In recent times, many instances of wildlife coming in contact with humans have been witnessed in and around Mumbai, especially near adjoining areas of Sanjay Gandhi National Park (SGNP). Leopards have been spotted in Mulund, Bhandup, Borivali, Andheri and Thane
Snakes are the most common reptile in India and also among the most misunderstood of all animals Pic/RAWW
Today we see various architectural and infrastructural structures being made every day for human use. This rapid urbanisation poses challenges for sustainable development and public health. But the picture looks even grimmer for animals.
Explaining how urbanisation or concretisation is affecting wildlife in and around Mumbai, Pawan Sharma, founder and President of RAWW (Resqink Association for Wildlife Welfare), said, "We live in a very unique, urban-wildlife landscape. Urbanisation or concretisation has been happening for a very long time now. The city (Mumbai) has been developed over the years. We know how islands were connected to form this city. Now gradually when we are developing, the conservation of urban-wildlife is being ignored."
In recent times, many instances of wildlife coming in contact with humans have been witnessed in and around Mumbai, especially near adjoining areas of Sanjay Gandhi National Park (SGNP). Leopards have been spotted in Mulund, Bhandup, Borivali, Andheri and Thane.
Wildlife specialists assert that these instances have increased because Mumbai is a bio-diverse city with woods right inside of it, there is always a chance that people and animals will come in contact, even outside of the forest. However, people should engage with them in a way that doesn't hurt either of them.
Talking about how to tackle these instances like leopards entering housing societies, Sharma explained, "One of the most important things to check is how many times have these things happened. How many times were humans injured? So, if you see there have been plenty of these instances in the periphery of Sanjay Gandhi National Park. There have been instances where a leopard entered a school in Mulund, a leopard entered a kindergarten school in Andheri and a leopard even entered a mall in Thane. But if you see in all these instances there was not a single case of human casualty."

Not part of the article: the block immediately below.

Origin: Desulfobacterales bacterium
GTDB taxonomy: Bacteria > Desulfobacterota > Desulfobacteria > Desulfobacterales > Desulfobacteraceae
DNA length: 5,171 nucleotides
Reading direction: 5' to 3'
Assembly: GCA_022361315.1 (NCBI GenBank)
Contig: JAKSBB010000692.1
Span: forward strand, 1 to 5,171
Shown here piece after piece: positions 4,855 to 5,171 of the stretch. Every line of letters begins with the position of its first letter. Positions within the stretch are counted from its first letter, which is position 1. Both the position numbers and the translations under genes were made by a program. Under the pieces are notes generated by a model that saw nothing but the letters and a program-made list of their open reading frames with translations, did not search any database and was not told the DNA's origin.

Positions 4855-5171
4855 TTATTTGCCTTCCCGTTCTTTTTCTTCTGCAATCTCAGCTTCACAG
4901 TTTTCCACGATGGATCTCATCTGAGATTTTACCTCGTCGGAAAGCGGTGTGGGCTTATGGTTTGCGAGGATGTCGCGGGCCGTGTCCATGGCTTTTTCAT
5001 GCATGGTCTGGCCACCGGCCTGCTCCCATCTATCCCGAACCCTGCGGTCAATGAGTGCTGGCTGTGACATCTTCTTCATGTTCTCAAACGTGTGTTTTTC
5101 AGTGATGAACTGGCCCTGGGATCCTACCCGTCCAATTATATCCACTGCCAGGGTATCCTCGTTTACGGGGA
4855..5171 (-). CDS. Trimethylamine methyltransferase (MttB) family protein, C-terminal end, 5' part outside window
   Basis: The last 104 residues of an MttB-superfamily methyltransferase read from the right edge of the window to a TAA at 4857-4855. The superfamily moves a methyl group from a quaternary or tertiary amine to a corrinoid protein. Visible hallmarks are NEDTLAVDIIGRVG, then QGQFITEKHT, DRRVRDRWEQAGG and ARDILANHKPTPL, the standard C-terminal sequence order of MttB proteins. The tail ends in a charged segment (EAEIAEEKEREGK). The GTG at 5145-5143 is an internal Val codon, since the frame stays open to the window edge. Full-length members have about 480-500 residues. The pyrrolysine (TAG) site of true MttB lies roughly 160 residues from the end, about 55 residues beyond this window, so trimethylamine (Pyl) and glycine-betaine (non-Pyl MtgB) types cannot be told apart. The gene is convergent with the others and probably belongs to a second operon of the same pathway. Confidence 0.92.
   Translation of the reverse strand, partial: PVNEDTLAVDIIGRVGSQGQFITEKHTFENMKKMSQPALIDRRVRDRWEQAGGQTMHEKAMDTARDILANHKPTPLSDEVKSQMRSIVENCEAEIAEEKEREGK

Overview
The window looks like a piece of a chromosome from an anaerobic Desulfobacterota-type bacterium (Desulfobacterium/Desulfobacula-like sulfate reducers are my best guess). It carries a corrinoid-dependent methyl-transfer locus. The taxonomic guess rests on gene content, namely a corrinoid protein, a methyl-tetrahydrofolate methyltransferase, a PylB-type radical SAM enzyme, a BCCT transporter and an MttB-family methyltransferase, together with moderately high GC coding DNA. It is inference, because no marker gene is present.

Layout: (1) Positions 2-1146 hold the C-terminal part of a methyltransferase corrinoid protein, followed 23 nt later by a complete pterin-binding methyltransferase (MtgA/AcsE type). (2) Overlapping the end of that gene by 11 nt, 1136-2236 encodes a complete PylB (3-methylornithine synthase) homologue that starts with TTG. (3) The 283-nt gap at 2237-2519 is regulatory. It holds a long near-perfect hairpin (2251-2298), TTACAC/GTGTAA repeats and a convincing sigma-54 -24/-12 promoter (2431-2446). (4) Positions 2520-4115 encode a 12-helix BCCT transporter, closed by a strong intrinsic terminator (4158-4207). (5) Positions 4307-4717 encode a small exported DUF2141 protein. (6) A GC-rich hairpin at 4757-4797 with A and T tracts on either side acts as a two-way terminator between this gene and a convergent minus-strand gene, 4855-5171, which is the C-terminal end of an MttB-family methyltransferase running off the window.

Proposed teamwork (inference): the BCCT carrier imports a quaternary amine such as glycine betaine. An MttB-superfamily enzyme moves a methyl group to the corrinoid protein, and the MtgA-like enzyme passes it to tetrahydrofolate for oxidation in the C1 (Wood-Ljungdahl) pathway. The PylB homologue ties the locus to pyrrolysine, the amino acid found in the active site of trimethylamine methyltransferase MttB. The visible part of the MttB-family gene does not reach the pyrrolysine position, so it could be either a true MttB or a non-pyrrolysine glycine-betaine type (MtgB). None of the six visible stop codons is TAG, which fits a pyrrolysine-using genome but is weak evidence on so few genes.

"Though there have been few instances where a toddler or an adult had been mauled to death by a leopard. But we studied the cases and the pattern and later we were able to evaluate that there were certain human errors because of which these cases took place," he added.
Sharma further said that the movement patterns of these animals are based on their instincts and not intentions. "Leopards do not have intentions to harm humans and they wish to coexist with people," he added.
Tracking big cats:
Sharma explains that there are two scientific techniques to monitor the movement patterns of these big cats. "There are camera tracks, which are stationed on trees where these leopards live. We identify these camera tracks by tracking the paw marks of the big cats. We find these paw marks and we place the camera tracks on the strategic locations. Later, we zero down on the animal which is captured on the camera. After that, we follow the trail and constantly keep monitoring the movements of the leopard. The second technique is a radio collar. This is the first time it happened in Mumbai that last year and last to last year five leopards were radio-collared. A radio collar is a device through which we can track the leopard in real-time," he said.
He said that leopards have unique spot patterns through which they can be identified. "All the leopards can be recognised by their unique spot patterns. Like humans have unique fingerprints, leopards have unique spot patterns which means that we can identify them individually. After recognising them we give them their unique names like LM1 (Leopard male 1), LCM1 (Leopard cub male 1) and so on," Sharma said.
In the city, there have been increasing reports of monkey sightings. Some of them have even been reported in locations with less local greenery. The founder of the Resqink Association of Wildlife Welfare (RAWW) said that the monkey menace has increased due to mistakes made by humans. "People tend to feed monkeys on commands of local priests for religious purposes. This leads to changes in the eating habits of monkeys as they stop making efforts to find food themselves. Monkeys begin to approach humans for their meals thereby changing their natural instinct to hunt food. One needs to learn the difference between domestic and wildlife animals - Monkeys should not be fed in order to curb their menace in the cities," Sharma said.
Snakes in the city:
Sharma said that snakes can be found all across the city. "Due to the monsoon, snakes come out of drainage sources with the purpose of hunting in residential areas. Drainage serves as a thriving habitat for snakes as they find food, shelter and mating partners there," he said. The founder of the Resqink Association of Wildlife Welfare (RAWW) said that in order to curb snakes from entering human habitats, it is essential to manage edible waste. "Such wastes are consumed by rats and rodents which serve as food for snakes. Thus, the problem has to be curbed at the root level," he added.